Well, you're younger than me (ha! EVERYbody is younger than me :) ) so you might have ridden BMX that imparted some platform pedal skills. I was 32 years old when I started mountain biking in '85 so I hadn't grown up with BMX -- I was too early for that whole experience -- off-road cycling of any sort was new to me. I'd been an avid roadie since '69 and reluctantly gave in to the idea of mountain biking after reading articles about it in Bicycling Magazine for a couple years. Immediately smitten, I rode MTB on platform pedals (they were called "beartrap" pedals way back then) for 5 years '85-90 until SPDs were introduced. In the mid-'80s Jacquie Phelan showed up to races with toe clips attached to her MTB pedals and the mountain bike world was officially rocked -- how daring! Of course I had to try them. Those old beartrap pedals looked aggressive but actually weren't and there were no mountain bike specific shoes -- I wore Nike Lava Domes*. When Shimano introduced SPD pedals to the world in '90, WHOA! -- I was the first in line. Been on SPDs ever since.

About yesterday's first platform pedal ride. Although I claim to not have residual bad habits from my decades on SPDs, I can't say that I don't have habits that aren't conducive to platform pedal riding.

I do.

I just don't consider them bad habits. Rather, they're habits developed to make the most of the equipment I was employing. One example: consecutive grade reversals, rhythm sections, whoops, humps -- whatever you want to call them. I pump into the g-out and then lift the bike with my feet when I get to the crest of the hump, repeat. Tried that yesterday and simply left the bike at the crest. Hopped myself right off of it. Surprised & terrified for a second, I was relieved when my feet returned to the pedals after a moment. Anyway my point is I don't see this as a bad habit; rather it's an ability to be exploited with a clip pedal that evidently doesn't work (or maybe is simply harder to do) aboard a platform pedal. So I've got some changes to make.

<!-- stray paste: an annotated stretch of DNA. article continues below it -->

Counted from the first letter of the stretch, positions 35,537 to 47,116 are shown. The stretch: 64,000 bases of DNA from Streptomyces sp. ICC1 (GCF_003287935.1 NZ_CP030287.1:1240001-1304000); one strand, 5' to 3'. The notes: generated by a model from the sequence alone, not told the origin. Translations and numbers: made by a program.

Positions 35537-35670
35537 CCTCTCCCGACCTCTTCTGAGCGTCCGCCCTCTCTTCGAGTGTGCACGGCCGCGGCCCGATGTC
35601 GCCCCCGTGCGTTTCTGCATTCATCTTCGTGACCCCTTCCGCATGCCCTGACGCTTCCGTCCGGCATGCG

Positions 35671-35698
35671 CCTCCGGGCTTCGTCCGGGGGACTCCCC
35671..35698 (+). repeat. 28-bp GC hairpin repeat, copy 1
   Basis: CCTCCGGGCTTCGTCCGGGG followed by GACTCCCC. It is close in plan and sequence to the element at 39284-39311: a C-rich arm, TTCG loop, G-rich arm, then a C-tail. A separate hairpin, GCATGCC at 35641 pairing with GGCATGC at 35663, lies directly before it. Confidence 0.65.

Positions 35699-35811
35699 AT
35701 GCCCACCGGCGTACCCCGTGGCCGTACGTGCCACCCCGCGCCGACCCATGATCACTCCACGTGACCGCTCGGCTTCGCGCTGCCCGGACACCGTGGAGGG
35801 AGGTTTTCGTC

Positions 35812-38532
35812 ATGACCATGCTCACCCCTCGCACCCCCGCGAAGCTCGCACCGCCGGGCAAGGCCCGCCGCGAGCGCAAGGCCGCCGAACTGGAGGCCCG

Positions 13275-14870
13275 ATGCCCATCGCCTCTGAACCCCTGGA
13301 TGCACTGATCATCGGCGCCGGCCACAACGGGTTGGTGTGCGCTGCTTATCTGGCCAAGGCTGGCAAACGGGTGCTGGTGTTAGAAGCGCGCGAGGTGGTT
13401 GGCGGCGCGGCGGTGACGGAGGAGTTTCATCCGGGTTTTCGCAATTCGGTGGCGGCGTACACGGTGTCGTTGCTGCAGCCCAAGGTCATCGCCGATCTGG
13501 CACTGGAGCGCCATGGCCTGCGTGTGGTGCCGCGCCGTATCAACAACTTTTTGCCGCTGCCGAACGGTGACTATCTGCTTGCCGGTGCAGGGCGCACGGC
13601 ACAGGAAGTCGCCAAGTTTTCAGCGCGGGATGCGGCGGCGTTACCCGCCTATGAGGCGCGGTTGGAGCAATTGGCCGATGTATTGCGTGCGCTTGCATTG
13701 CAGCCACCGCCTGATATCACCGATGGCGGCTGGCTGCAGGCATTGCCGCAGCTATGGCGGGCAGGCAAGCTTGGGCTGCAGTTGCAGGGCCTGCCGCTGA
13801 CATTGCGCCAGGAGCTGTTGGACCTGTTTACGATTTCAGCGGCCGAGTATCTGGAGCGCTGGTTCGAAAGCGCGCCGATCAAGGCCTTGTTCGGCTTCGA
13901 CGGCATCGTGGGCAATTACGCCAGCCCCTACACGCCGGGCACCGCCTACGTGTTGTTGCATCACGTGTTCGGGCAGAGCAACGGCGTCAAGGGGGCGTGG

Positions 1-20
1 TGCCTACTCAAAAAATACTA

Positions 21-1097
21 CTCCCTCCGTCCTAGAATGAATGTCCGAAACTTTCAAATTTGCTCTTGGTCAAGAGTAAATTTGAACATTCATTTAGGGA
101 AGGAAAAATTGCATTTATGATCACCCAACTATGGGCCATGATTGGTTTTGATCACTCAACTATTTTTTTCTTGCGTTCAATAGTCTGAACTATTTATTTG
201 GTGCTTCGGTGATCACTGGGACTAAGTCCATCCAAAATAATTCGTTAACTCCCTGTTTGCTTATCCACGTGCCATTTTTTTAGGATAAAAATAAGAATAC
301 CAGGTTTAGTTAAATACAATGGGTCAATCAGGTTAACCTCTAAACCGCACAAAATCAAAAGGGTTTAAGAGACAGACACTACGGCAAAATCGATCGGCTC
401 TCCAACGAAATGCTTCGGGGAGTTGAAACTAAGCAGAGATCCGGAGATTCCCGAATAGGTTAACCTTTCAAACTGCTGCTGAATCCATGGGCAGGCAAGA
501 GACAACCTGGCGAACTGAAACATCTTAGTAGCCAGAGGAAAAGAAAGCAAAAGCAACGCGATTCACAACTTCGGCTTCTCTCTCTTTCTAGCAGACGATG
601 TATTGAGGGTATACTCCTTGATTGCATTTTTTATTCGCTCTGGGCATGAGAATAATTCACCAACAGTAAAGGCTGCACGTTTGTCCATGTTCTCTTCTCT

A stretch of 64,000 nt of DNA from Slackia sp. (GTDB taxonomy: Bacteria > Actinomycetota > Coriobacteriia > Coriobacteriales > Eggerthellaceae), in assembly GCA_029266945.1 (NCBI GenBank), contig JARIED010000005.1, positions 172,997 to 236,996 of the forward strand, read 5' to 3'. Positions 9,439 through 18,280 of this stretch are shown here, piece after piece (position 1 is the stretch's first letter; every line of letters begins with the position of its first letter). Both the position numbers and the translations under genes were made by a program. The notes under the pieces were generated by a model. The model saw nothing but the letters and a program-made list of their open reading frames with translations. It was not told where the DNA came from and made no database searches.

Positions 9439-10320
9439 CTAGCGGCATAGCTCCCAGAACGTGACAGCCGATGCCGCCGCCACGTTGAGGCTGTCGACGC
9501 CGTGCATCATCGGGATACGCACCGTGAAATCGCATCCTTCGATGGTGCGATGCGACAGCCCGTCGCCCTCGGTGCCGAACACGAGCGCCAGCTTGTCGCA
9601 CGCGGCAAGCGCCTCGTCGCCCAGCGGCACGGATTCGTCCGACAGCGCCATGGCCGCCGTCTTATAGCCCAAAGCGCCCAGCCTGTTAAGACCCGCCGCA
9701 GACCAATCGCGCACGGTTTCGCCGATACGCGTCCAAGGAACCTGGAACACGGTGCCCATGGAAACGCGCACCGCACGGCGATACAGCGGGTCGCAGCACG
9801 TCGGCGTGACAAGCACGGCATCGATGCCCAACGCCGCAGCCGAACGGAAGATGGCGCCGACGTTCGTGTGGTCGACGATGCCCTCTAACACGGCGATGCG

But as for jumping and doing drops, seems I've got this, at least to a degree. I didn't do anything higher than 2' yesterday but my form seems solid so far. I sessioned a 2' drop and simply rode it the same way I ride with the clips. Ride off the horizon with a bar push and a hip shift. Later I popped off roots a couple times, noticing I had a natural tendency to push into the pedals with the soles of my shoes while lifting the handlebar. Not sure this is the proper way but it worked to get my wheels an inch or two off the ground a couple of times.